Read United, an initiative of United Way of Central Georgia, addresses the literacy challenges facing Central Georgia. Read United recruits volunteers to tutor kindergarten through third grade students in reading. Through tutoring, volunteers help children increase their reading literacy, become a positive influence in the child’s life, and improve the overall health and wellness of our community.
Learn more about how you can make a difference in your community through Read United.
Behind the United Way organization are passionate, hard-working people. Sylvia McGee is one of many people who help create opportunities to strengthen our community. With a love for children and a passion to help the younger generation succeed in life, Sylvia explains why volunteering is so important:
“The problem is not necessarily what is happening in our schools, it’s what is happening in our communities. The schools did not create the issue of poverty, and cannot address those needs alone. So, when you have children who need a little extra, a community effort can make that difference.”
Sylvia retired from the school district after working for 35 years. Initially, her job was to help families and children who had issues that impacted learning and growing. Early in her career, she developed a passion for helping people in need.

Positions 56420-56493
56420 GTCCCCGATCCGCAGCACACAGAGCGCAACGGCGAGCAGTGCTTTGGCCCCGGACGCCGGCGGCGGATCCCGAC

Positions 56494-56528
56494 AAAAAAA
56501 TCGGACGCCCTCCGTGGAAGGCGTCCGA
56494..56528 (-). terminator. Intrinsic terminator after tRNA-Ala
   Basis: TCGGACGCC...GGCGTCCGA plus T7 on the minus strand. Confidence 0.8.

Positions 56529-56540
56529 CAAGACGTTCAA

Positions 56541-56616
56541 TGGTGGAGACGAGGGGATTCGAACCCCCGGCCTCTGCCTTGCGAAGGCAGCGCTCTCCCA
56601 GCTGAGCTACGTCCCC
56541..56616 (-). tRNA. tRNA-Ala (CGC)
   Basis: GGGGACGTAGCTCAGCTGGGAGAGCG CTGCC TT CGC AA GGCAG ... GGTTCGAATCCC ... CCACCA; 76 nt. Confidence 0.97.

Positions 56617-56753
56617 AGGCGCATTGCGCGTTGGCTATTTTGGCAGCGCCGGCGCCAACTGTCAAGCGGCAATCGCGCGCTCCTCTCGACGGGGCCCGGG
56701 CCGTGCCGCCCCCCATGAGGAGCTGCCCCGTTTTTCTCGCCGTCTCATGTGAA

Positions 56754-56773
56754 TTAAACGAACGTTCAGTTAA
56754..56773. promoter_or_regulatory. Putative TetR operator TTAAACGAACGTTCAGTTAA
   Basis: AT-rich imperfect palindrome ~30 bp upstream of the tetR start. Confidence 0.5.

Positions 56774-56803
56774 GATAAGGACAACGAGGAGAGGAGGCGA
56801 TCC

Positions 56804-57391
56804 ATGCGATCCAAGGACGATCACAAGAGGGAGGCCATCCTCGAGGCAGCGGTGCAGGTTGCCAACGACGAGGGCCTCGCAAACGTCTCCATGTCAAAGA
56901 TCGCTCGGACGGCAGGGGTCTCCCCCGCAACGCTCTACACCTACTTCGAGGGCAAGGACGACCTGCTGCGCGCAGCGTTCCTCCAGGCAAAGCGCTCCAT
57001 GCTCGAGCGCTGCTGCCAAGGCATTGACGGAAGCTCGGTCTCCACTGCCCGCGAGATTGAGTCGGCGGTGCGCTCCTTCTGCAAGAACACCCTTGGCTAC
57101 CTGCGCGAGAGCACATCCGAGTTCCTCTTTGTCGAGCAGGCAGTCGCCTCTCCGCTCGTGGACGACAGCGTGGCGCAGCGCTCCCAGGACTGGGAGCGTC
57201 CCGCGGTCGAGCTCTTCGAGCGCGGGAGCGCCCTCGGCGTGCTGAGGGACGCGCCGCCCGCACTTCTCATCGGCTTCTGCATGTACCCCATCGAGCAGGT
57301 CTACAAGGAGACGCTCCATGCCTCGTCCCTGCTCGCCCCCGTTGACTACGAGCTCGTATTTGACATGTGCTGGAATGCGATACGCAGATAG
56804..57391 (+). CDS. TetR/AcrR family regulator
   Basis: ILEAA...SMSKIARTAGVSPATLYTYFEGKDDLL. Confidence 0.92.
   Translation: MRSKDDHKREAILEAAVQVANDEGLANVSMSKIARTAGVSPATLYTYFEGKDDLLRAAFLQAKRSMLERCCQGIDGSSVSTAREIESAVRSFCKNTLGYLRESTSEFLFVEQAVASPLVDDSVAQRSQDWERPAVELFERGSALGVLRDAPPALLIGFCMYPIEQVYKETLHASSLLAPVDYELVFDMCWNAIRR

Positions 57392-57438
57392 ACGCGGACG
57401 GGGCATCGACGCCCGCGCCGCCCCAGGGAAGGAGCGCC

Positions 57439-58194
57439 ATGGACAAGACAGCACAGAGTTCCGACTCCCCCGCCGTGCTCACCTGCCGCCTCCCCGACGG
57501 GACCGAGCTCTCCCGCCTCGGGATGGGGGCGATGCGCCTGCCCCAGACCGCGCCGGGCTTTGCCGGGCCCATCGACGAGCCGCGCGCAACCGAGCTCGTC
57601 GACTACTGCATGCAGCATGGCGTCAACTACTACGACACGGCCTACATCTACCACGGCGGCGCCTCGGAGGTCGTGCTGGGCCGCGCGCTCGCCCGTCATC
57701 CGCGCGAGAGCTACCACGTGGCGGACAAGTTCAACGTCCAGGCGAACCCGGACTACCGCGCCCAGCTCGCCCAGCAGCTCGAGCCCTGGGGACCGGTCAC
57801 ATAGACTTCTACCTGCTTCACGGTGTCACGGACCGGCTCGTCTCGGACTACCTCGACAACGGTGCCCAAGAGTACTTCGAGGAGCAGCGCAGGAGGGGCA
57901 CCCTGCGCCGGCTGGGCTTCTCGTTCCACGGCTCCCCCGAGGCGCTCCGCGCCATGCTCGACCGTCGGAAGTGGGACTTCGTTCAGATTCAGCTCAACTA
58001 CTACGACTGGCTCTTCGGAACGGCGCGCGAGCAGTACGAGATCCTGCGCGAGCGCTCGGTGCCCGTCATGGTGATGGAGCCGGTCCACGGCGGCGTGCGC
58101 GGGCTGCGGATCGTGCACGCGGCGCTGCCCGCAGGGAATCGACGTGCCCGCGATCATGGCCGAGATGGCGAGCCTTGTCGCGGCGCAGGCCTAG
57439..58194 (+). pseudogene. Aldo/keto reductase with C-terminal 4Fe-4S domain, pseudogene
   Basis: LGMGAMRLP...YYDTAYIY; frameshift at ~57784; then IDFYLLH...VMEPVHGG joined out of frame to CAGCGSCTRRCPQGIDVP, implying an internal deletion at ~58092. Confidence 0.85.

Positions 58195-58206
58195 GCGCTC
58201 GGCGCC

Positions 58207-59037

“When I would go into homes and see a lot of poverty, mental health issues, and family dysfunction, I realized the issues were always bigger than what they appeared to be,” Sylvia said. “I saw there were a lot of needs in our community and we had to go deeper than what we saw.”
Experience Corps provides a strong solution to a serious problem. This tutoring program is an intergenerational model in which tutors who are at least 50 years old will work with a struggling student over time. Experience Corps nationwide is conducting research using this program and others to determine if a student will succeed academically due to mentor/tutor attention in addition to what a student receives in the classroom.
Sylvia was a part of establishing the grant from AARP, which birthed Experience Corps. In addition to her many years working for the school district, Sylvia was also serving as a board member for United Way. When United Way started its collective impact agenda to improve early childhood literacy, she was ready and willing to positively affect her community.
“I really understand both the mission of United Way as a board member and the challenges of the children in our community, especially children of poverty,” Sylvia said. “So, I bring both those backgrounds to the Project Manager position.”